Lucas Hamilton is Manager, Building Science Applications for CertainTeed Corporation
Following up on the previous post “Can We Design Buildings for Heat and Cooling that Mimic the Human Body”, a similar question popped into my head regarding making buildings sweat.
The evaporation of water is an endothermic process that cools a surface. Evaporation of sweat from the skin surface has a cooling effect due to this phenomenon. Hence, in hot weather, or when the individual’s muscles heat up due to exertion, more sweat is produced in response to your rising internal thermostat. Why couldn’t this same process be applied to buildings?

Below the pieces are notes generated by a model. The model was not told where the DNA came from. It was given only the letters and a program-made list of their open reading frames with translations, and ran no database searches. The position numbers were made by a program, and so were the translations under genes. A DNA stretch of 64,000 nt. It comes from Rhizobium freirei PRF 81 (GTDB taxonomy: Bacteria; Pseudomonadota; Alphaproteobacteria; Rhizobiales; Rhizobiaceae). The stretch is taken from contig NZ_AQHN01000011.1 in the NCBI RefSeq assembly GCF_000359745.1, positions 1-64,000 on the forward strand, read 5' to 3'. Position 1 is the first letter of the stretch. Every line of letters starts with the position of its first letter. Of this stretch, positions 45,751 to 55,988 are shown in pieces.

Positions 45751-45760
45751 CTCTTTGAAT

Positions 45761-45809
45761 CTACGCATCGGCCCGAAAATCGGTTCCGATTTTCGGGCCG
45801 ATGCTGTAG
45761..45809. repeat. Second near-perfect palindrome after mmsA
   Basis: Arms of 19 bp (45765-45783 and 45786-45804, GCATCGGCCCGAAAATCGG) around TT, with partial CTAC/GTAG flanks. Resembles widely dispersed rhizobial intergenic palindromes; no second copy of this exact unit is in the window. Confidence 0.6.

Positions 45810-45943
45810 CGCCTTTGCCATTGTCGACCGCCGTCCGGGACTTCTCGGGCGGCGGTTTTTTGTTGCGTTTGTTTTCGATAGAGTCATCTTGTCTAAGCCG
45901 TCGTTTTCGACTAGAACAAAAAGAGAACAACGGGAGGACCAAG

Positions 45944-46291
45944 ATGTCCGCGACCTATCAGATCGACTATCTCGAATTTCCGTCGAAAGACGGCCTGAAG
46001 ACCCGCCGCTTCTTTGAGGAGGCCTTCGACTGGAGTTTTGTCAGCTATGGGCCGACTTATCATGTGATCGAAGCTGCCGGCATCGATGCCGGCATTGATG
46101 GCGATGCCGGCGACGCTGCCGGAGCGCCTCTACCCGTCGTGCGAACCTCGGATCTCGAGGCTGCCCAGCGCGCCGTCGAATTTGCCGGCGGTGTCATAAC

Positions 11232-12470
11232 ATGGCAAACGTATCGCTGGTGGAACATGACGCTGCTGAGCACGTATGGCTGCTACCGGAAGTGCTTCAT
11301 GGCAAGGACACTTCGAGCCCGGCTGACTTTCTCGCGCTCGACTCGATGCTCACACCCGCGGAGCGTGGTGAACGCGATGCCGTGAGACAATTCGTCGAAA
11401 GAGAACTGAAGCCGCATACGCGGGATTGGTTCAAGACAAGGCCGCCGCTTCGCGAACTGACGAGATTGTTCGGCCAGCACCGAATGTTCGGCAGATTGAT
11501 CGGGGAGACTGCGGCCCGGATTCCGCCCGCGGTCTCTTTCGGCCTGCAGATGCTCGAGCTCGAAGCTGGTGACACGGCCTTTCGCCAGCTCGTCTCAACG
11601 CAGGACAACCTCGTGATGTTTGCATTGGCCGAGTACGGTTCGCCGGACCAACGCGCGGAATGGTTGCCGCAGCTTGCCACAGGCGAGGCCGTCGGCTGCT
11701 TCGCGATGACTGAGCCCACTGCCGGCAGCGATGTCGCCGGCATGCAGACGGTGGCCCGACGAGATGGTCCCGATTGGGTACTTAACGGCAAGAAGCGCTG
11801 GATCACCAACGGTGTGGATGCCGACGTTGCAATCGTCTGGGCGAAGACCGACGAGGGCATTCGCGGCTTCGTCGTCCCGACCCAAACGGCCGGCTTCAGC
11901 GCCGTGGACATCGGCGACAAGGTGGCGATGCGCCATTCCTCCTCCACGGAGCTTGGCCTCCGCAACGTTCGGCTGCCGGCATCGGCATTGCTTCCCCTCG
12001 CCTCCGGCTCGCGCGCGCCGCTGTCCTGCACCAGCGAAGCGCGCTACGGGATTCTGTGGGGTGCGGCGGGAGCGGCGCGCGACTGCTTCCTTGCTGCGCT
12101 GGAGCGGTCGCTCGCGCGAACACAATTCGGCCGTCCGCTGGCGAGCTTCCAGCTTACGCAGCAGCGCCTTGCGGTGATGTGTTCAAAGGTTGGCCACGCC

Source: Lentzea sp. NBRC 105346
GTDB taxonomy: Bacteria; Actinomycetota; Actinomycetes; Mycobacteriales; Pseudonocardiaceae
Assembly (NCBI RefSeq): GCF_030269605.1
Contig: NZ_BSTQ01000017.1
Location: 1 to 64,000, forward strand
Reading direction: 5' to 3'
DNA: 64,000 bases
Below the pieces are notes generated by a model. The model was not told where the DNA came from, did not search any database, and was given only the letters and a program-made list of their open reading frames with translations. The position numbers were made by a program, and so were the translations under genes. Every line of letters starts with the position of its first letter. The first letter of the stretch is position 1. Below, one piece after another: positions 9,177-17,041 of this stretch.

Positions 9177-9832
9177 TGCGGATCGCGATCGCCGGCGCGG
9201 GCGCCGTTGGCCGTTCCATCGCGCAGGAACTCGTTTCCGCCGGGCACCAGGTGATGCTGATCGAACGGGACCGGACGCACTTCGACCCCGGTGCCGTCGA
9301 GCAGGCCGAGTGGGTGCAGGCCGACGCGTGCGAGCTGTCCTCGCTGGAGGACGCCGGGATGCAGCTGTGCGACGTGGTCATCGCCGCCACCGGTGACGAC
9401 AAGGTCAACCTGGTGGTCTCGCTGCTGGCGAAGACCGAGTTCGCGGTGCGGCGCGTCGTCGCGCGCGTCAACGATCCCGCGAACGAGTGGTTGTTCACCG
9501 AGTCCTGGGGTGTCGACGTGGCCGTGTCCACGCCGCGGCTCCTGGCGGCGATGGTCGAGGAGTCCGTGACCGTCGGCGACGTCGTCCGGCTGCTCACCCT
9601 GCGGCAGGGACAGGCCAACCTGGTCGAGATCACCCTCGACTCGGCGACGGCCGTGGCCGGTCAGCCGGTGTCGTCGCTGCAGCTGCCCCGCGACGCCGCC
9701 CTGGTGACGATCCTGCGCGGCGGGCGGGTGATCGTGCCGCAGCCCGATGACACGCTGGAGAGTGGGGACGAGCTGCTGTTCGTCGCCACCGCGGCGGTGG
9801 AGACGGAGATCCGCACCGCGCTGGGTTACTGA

What if there was a way to take the condensation that often occurs at sunrise, capture it and re-release it as needed. Could we create materials, while not letting moisture intrude into the building, that could capture the moisture that naturally occurs and evaporate it off in the daytime when the sun hit the walls to cool it off?
Obviously this would be a benefit in climates where we are using a great deal of cooling. We don’t want this occurring in cold climates for a variety of reasons. That’s a discussion for another day.
Are there any ideas out there? When people get hot, they sweat and it cools them off. Is it possible to apply this concept to buildings?